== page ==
Those which I saw in 1724 and 1725 were much bigger than our common grasshoppers, and had brown spotted wings, with legs and bodies of a bright yellow. Their first appearance was towards the latter end of March, the wind having been for some time from the south. In the middle of April their numbers were so vastly increased, that in the heat of the day they formed themselves into large and numerous swarms, flew in the air like a succession of clouds; and, as the prophet Joel expresses it, they darkened the sun. When the wind blew briskly, so that these swarms were crowded by others, or thrown one upon another, we had a lively idea of that comparison of the Psalmist, of being tossed up and down as the locust.  In the month of May, when the ovaries of those insects were ripe and turgid, each of these swarms began gradually to disappear, and retired into the Metijiah and other adjacent plains, where they deposited their eggs.  These were no sooner hatched in June than each of the broods collected itself into a compact body, of a furlong or more in square; and, marching after ward directly forwards towards the sea, they let nothing escape them, eating up every thing that was green and juicy; not only the lesser kinds of vegetables, but the vine likewise, the fig-tree, the pomegranate, the palm, and the apple-tree…

The inhabitants, to stop their progress, made a variety of pits and trenches all over their fields and gardens, which they filled with water ; or else they heaped up therein heath, stubble, and such-like combustible matter, which were severally set on fire at the approach of the locusts. But this was all to no purpose; for the trenches were quickly filled up, and the fires extinguished by infinite swarms succeeding one another; while the front was regardless of danger; and the rear pressed on so close that a retreat was altogether impossible. A day or two after one of these broods was in motion, others were already hatched to march and glean after them, gnawing off the very bark and the young branches of such trees as had before escaped with the loss only of their fruit and foliage.  So justly have they been compared by the prophet Joel to a great army; who further observes, that ‘the land is as the garden of Eden before them, and behind them a desolate wilderness.’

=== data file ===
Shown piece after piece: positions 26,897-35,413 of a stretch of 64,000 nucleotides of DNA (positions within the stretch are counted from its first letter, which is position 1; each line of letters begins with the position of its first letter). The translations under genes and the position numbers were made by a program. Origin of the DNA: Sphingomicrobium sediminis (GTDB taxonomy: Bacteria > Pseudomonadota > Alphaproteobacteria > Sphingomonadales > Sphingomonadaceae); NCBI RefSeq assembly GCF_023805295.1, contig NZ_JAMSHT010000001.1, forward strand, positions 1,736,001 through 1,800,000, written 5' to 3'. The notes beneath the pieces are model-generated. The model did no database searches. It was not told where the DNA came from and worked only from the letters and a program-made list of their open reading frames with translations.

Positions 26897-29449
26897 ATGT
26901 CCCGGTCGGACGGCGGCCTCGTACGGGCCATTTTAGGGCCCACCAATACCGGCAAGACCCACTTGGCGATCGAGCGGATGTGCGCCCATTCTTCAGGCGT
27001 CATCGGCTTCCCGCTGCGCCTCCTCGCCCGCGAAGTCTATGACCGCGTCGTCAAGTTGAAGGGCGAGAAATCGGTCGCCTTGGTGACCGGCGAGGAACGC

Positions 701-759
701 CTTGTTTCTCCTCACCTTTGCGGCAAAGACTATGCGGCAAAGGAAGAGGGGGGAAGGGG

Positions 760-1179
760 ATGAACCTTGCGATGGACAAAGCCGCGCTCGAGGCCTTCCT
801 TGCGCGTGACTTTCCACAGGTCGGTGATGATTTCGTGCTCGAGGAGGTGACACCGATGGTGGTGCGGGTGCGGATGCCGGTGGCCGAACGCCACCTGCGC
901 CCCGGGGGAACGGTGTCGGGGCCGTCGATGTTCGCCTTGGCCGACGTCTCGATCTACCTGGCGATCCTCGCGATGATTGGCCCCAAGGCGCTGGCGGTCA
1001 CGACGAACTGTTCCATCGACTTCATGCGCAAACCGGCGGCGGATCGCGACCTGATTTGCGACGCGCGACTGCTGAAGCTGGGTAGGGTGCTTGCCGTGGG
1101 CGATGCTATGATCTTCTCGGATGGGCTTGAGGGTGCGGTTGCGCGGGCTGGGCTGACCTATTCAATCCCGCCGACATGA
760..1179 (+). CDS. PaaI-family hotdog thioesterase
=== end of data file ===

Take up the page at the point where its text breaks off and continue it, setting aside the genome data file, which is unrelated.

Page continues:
Shaw’s map of the Tunisian coast

Shaw dutifully records the habits and manners of the peoples of North Africa, including their foods, complexions, work practices, superstitions, and attitudes towards art and culture.  He carefully records the Latin inscriptions he sees on the ancient monuments that dot northern Africa.  He returned to England in 1733, received a degree in divinity, and was soon after elected a fellow of the Royal Society, and honor he richly deserved.  The first edition of his travel memoirs was published in 1738; they aroused some disbelief and jealously in various quarters, a fact of life both then and now.  In his later years he served as a professor of Greek at Oxford.  He died in 1751 at the age of sixty, his body probably worn out by the hard living it had experienced.

Forgotten today, he was one of the first explorers to provide an unbiased modern account of the peoples of the Maghrib region.  Do we have such little regard for the achievements of those who came before us, like Thomas Shaw, that we will willingly permit such men to vanish from our collective memory?